“You can call this a state match, but we can’t post to the state because we’re not a club,” Dunn said. “When I hear the word club, I shudder.”

Though the group may lack a certain status as a formal organization, these folks can shoot. Several of the members have won state and national titles. Dunn won the Western States pistol championship in 2004 and Kolacny took top honors in the Wyoming state black powder shotgun championships in 2012 and the state pistol championship in 2019.

Many are members of the Wyoming State Muzzleloaders Association and the National Muzzle Loading Rifle Association, headquartered in Friendship, Indiana. It’s an appropriate town for the organization, said Millhouse.

“This is all about preserving history and a good time with good, friendly people,” he said. “You ain’t got to worry about anything. It’s just friendly competition.”

The National Muzzle Loading Rifle Association exists to “promote, support, nurture, and preserve our nation’s rich historical heritage in the sport of muzzleloading,” according to their mission statement.

Kolacny plans to carry the local tradition into the future. He’s a great ambassador for the sport, Dunn said, showing resilience despite having a hard time getting folks to join in the fun. Kolacny even offers up his equipment to those wanting to try it out.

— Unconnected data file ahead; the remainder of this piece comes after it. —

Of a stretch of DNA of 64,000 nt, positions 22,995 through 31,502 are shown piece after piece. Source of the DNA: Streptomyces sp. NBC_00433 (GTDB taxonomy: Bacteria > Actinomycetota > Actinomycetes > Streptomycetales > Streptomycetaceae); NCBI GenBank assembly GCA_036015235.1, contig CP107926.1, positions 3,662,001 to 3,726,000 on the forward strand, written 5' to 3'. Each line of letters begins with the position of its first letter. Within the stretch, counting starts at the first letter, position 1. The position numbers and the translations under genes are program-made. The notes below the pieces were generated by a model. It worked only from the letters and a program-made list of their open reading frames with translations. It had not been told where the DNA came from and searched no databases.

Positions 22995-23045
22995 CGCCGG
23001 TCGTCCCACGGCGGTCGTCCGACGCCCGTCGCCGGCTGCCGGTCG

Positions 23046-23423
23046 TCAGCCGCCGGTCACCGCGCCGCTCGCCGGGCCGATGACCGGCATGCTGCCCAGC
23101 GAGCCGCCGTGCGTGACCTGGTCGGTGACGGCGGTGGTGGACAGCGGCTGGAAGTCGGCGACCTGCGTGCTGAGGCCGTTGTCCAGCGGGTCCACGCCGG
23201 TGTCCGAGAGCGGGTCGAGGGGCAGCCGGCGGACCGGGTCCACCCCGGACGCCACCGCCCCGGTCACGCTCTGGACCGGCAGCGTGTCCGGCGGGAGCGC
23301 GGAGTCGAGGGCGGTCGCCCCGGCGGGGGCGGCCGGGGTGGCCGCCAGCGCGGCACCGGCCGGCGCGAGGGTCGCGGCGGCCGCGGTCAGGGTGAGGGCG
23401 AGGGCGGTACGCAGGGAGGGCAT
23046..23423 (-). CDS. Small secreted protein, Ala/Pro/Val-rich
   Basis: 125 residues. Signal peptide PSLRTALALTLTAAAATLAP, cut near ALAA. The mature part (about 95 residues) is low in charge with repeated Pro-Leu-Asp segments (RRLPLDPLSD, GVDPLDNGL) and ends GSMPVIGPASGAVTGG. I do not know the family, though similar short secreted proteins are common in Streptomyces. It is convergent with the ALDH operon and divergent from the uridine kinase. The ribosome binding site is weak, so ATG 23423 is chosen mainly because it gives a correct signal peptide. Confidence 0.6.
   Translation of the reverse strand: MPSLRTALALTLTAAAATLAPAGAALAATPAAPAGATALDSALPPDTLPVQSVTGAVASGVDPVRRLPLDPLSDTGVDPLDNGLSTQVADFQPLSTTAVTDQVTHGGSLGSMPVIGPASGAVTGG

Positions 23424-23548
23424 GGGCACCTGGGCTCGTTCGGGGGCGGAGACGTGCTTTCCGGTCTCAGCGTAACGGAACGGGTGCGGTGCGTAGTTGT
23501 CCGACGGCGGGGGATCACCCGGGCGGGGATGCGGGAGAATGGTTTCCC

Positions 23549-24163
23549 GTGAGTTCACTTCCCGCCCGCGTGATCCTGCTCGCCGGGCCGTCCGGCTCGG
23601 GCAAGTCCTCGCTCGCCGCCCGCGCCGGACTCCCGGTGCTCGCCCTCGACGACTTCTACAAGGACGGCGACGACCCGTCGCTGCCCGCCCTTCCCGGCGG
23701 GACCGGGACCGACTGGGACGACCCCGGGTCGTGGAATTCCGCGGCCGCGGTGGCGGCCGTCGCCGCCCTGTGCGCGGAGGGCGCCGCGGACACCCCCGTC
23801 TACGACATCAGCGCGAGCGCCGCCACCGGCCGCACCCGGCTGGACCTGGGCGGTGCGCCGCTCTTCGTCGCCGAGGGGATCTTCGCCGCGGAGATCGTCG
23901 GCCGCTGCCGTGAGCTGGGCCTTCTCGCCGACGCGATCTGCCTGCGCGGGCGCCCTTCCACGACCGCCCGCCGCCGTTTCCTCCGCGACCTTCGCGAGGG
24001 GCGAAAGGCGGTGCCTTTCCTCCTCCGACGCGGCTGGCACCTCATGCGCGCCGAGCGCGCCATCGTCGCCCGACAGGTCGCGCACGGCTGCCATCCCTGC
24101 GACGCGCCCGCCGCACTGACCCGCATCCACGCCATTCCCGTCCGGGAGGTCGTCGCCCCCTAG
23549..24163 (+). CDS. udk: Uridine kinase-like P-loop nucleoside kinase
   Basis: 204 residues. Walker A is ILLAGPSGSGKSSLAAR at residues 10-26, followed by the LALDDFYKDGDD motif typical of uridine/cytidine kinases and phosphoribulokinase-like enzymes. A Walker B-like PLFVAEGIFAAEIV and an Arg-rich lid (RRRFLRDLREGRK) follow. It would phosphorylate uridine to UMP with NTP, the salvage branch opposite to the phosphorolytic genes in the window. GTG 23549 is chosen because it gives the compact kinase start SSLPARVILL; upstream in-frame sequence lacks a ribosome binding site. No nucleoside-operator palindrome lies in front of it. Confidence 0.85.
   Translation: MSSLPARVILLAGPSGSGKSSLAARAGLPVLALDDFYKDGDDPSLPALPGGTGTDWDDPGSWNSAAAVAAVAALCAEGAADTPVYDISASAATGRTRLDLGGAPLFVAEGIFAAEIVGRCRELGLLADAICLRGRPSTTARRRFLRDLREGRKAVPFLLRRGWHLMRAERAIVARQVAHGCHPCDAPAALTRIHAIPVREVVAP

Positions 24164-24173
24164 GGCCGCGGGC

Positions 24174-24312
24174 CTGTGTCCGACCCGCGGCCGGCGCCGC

“I’ll pay for all the supplies and everything so they can just come and enjoy it and give it a chance,” he said. 

Despite his passion for the sport, Kolacny has only been able to introduce a few folks to his hobby.

“I usually don’t get any takers,” he said.

Many hunters are now turning to muzzleloaders for special seasons developed for primitive weapons. New, in-line models using saboted bullets are reaching out hundreds of yards accurately. But most in the group prefer round balls of lead and flintlocks. A few would argue new muzzleloaders are anything but primitive.

“What’s primitive about it?” Kolacny said of the new innovations like optics, grumbling that “being single shot is the only primitive part.”

One advantage of using primitive weapons is that hunts are more intimate with the prey because sportsmen and women need to be within 75-100 yards of the target. It makes the hunt more challenging and exciting, he said. Being able to stalk prey at that range takes a lot of time and practice — not only with the weapons but with odor control and being able to conceal yourself within the environment. There is a lot of pride associated with being successful with a muzzleloader, bow and arrow or other primitive weapon.

Several women are involved in the group, although none competed Saturday. Kolacny’s wife, Sara, would normally be at the event, but has taken some time off after giving birth in June. Jeannie Dunn has been shooting for many years and currently is secretary for the Powell group. 

“At the big shoots in Wyoming there’s usually quite a few women who are active [participants],” she said.

No matter how many show up for the annual event, the sport has been seen as a great way to meet people and spend time together. But Dunn said participation has dropped by half in the past few years.

The next competition for the Wyoming State Muzzleloaders Association is the 2021 Bullshooters Pie Contest at the Sheridan County Sportsmen’s Club on Sept. 11.